- Compliance with Zimbabwe Revenue Authority (ZIMRA) would follow
- Profit sharing would benefit Zimbabwe’s fiscal revenues.
In reality, the very opposite would become true, with theft and secrecy the main features.
What was not disclosed was that the Mines Minister at the time, Obert Mpofu[iv], hand-picked the joint-venture partners, over-riding the government’s own contracting and procurement rules. The identity of the shareholdings was hidden behind nominee companies and shareholdings structures were not disclosed and in time it would emerge that, “a political connection to a ZANU-PF or its officials appeared to be the deciding criteria for a company obtaining a licence.”
Other significant factors included operators winning mining contracts with no previous diamond mining experience and the government’s stakes in joint-ventures being represented by individuals, with no mining expertise, from the Zimbabwe Defence Forces (ZDF) Central Intelligence Organisation (CIO) and the Zimbabwe Republic Police (ZRP)
Anjin Investments Ltd, one example of a Marange joint-venture with no mining experience
Anjin’s Zimbabwe partner was Zimbabwe Defence Industries, an organisation responsible for military procurement and itself a manufacturer of arms and ammunition to the military. Its foreign partner was a subsidiary of Anhui Foreign Economic Construction Group, a company controlled by the Chinese military. Later revealed as part of the Anjin deal,[v] was the National Defence College in Harare secured through Exim Bank and the work contracted to Anhui Foreign Economic Construction Group.[vi]
Mbada Diamonds, another joint-venture partner
Mbada’s Zimbabwean CEO was Robert Mhlanga, President Mugabe’s former helicopter pilot, with no experience in mining.
Other joint-ventures granted mining licences included:
- Diamond Mining Company (UAE)
- DTZ-OZGEO (Russia)
- Gyn Nyame Resources (Ghana-Belgium)
- Marange Resources (a wholly owned company of the ZMDC)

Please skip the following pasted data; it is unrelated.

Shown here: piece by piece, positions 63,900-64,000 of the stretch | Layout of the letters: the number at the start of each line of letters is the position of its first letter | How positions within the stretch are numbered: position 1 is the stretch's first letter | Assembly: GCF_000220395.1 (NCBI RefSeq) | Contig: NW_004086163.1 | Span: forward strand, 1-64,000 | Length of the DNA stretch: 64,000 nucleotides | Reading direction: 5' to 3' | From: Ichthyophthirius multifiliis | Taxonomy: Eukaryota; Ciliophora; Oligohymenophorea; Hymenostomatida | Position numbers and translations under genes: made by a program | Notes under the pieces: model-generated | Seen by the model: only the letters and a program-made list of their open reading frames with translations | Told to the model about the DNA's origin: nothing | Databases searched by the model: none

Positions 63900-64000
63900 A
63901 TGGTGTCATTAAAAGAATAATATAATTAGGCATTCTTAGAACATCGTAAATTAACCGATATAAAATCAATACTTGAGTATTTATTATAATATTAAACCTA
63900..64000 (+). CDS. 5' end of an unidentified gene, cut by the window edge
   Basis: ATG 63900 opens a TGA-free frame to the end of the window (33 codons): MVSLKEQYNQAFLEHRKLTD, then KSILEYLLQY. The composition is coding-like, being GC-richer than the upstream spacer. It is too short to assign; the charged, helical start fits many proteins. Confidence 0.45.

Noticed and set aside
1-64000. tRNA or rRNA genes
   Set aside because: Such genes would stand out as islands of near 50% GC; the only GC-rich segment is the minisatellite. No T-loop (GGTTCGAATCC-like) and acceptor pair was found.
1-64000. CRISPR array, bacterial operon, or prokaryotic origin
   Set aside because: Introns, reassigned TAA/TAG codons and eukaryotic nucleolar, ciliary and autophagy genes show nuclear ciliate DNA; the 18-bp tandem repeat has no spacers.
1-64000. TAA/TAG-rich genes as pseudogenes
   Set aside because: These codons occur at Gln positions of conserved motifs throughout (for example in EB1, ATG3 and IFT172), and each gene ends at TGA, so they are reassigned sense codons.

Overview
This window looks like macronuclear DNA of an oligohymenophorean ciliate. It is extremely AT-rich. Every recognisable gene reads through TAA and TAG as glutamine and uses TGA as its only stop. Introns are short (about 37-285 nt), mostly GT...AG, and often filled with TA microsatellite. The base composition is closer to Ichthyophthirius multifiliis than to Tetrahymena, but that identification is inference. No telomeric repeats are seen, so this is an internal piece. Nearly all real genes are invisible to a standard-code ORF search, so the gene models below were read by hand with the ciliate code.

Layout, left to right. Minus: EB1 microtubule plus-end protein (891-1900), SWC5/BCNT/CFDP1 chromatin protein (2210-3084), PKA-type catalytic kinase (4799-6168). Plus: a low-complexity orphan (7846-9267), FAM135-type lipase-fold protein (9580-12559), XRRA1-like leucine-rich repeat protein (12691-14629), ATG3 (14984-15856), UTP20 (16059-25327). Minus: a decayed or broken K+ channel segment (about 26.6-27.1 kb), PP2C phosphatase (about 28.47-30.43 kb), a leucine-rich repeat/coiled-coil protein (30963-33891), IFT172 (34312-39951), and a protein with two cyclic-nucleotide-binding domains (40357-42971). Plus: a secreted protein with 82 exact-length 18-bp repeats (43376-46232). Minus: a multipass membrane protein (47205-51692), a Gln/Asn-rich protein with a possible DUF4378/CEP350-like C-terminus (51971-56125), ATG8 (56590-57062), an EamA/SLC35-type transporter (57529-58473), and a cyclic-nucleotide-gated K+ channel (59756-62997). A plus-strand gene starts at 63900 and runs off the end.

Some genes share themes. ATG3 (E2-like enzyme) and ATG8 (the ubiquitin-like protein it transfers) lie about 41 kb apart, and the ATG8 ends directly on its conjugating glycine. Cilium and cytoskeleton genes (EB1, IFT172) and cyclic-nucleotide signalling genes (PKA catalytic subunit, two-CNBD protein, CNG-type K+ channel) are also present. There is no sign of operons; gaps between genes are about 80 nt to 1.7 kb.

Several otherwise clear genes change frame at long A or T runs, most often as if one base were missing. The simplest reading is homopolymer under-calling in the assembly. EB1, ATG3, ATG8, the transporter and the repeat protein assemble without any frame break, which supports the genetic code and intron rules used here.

- Kusena Diamonds (controlled by the ZMDC)
- Nan Jiang (Chinese)
- Jinan Mining Limited (Chinese)
The majority of joint-ventures were with foreign partners and state security organisations, or ZANU-PF elites who served as conduits for the theft of diamonds. Other links would be revealed between the joint-ventures given mining contracts, ZANU-PF and the government security forces as time went by.[vii]
ZANU-PF individuals and organisations become embedded in Marange diamond mining
Saunders’ reveals that the state security agencies and senior ZANU-PF and security officers use multi-layered shareholdings and nominee companies in shady jurisdictions, such as the Cayman Islands and Hong Kong to hide their interests. Contractual details including profit sharing, management fees, tax and management issues were kept secret.
Production of diamonds from Marange is kept secret, but it is believed that by 2010 Marange is supplying perhaps 20% or more of the world’s rough diamonds
No details are released from the joint-ventures regarding production at Marange of carats uncovered, their quality, or prices realised. No details are given of revenues paid to the state (if any) in the form of taxes or royalties, and no indication given of profits realised and distributed to individuals and organisations.
Google Earth: An aerial view of the Marange diamond fields - GPS: 19° 35´ 25"S 32° 20´ 47"E
The Government of National Unity (GNU) fails to bring oversight to Marange
The GNU was anything but, with the MDC and ZANU-PF locked in “Sharp partisan and institutional contestation.” Despite numerous calls from civil society for reform and transparent management of the diamond mining operations, no clarity was achieved. In fact, the situation becomes even more confused, as one Ministry issued figures that are hotly disputed by another.
For example, the MDC-controlled Ministry of Finance introduced a Diamond Revenue Bill which the ZANU-PF controlled Mining ministry neutralised by amending the Precious Stones Act, including any supervision by the Minister of Mines.